Skip to main content
Lasque Tiarc

A longer stay in the emergency department increases the risk of patient discrimination and dissatisfaction

Vaseline 2 months ago

Situations in which hospitalized patients remain in the emergency department (ED) for longer than 24 hours are more likely to be associated with incidents of patient discrimination and the risk of dissatisfaction with care, according to new findings.1

In new data presented this week at the American College of Physicians (ACP) Internal Medicine Meeting in Boston, MA, researchers from Harvard Medical School reported this week that emergency room admission time can have a significant impact on the quality of the care and treatment provided to patients. Furthermore, the findings suggest that the effect may be more severe for patients of marginalized races or ethnicities.

Led by Rose McKeon Olson, MD, MPH, of the Division of Global Health Equity at Brigham Women’s Hospital, the researchers sought to determine whether prolonged emergency room stays are associated with an increased risk of perceived discrimination and patient dissatisfaction, stratified by patient racial and ethnic background. . As they noted, U.S. emergency rooms and hospitals have faced “critical overcrowding and capacity issues,” a trend exacerbated by the COVID-19 pandemic.2

“Emergency department admissions are associated with adverse health outcomes,” they wrote. “Its effect on discrimination is unknown.”1

The team conducted a random survey at a large urban teaching hospital from June 2023 through January, assessing hospitalized patients admitted to internal medicine. Patients were stratified 1:1 as either identifying as non-Hispanic white or from a marginalized racial or ethnic background.

The duration of emergency department admission was stratified into 3 durations: <4 hours (reference group), 4 - <24 hours and ≥24 hours. Olson and colleagues assessed for racial discrimination using the Discrimination in Medical Setting Scale and patient dissatisfaction using the Adapted Picker Patient Questionnaire.

Their final analyzes included 525 patients; 274 (52.7%) were of a marginalized race or ethnicity, and the remainder were white. The mean patient age was 60.6 years; 300 (57.1%) were women). Approximately 90% spoke English and patients were primarily privately insured (47.2%), followed by Medicare (42.1%).

Patients were mainly admitted within 4 – <24 hours to the emergency department (n = 202 (38.5%)), followed by ≥24 hours (n = 188 (35.8%)). Only a quarter of the patients were able to board within four hours. Such rates were consistent among both white and marginalized race/ethnicity cohorts.

Olson and colleagues reported that patients on board for ≥24 hours were almost twice as likely to report discrimination based on questionnaire results (odds ratio (OR), 1.84; 95% CI, 1.05 – 3.24). Among patients from marginalized racial/ethnic backgrounds, the risk was even more severe (OR, 2.18; 95% CI, 1.04–4.57; P = 0.04). In white patients the outcome was insignificant (OR, 1.37; 95% CI, 0.55–3.40; P = 0.05).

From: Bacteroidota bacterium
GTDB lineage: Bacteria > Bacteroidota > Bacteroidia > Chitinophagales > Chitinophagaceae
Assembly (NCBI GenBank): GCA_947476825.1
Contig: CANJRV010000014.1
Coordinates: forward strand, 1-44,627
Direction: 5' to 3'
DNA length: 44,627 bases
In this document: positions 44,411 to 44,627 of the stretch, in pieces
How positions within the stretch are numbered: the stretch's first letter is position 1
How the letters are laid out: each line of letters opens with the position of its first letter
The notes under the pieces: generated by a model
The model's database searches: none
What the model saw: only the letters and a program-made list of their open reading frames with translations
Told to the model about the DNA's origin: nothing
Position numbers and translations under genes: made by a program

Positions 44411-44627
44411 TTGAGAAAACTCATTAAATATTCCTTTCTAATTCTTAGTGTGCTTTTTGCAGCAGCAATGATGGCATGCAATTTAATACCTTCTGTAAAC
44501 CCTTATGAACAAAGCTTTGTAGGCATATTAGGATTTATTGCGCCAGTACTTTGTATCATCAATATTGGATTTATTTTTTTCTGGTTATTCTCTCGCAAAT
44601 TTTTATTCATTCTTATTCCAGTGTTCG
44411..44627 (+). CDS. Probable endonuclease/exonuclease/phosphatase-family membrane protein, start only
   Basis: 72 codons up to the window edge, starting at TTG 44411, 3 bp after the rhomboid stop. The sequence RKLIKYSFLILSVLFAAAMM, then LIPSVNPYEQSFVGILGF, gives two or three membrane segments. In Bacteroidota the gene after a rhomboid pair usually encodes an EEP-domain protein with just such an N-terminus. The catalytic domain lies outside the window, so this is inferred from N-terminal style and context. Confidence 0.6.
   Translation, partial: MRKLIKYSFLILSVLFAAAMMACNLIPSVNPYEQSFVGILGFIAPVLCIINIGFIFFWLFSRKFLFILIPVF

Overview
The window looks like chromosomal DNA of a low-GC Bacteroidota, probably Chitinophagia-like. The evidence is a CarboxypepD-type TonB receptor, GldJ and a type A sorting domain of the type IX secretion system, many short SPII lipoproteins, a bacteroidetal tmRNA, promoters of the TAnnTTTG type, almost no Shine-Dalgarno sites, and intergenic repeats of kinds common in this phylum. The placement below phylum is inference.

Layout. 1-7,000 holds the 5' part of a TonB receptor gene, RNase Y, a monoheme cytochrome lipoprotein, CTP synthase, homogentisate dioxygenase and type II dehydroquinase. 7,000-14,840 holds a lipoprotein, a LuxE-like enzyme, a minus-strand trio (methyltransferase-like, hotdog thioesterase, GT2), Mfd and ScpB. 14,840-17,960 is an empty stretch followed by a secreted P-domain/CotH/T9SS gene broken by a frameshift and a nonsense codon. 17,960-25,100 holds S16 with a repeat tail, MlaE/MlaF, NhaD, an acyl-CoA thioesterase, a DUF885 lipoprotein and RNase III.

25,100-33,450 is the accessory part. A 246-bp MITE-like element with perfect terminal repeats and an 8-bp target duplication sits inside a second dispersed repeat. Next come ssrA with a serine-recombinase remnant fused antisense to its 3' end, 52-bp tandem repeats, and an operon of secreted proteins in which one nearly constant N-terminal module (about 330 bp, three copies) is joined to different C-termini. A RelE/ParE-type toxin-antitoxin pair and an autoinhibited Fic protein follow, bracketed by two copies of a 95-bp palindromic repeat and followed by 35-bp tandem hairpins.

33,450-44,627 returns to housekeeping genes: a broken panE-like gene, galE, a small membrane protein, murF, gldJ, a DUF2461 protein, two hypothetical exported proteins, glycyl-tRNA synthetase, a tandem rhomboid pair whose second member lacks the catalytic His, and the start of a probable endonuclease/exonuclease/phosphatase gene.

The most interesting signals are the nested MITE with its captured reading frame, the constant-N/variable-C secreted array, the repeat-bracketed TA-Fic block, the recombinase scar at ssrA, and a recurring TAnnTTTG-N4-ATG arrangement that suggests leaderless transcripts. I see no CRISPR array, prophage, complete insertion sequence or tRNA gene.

The researchers additionally noted that patients who were on board for ≥24 hours were 77% more likely to report dissatisfaction with their care (OR, 1.77; 95% CI, 1.02–3.08; P = 0.04).

“Hospitalized patients who stayed in the emergency department for 24 hours or more experienced more discrimination and dissatisfaction with their care,” the team wrote. “Despite similar lengths of boarding time, marginalized races and ethnicities were more likely to report discrimination during prolonged emergency department boarding.”

Although the review was limited by the single-center cohort and the inability to adjust for potential confounding factors, among other shortcomings, the team felt that the findings clarified some clear needs for follow-up assessment.

These ideas, they noted, would include a qualitative study to identify the potentially modifiable causes of discrimination in the emergency department, as well as a retrospective chart review to assess additional measures of boarding time outcomes.


  1. McKeon Olson R, Fleurant A, Beauparlant S, Baymon DE, et al. Emergency Department associated with increased racial discrimination and patient dissatisfaction. Poster presented at: American College of Physicians Internal Medicine 2024 Meeting. Boston, MA. April 18 – 20, 2024.
  2. Alharthi S, Al-Moteri M, Plummer V, Al Thobiaty A. The impact of COVID-19 on the emergency department. Healthcare (Basel). 2021;9(10):1295. Published September 29, 2021. doi:10.3390/healthcare9101295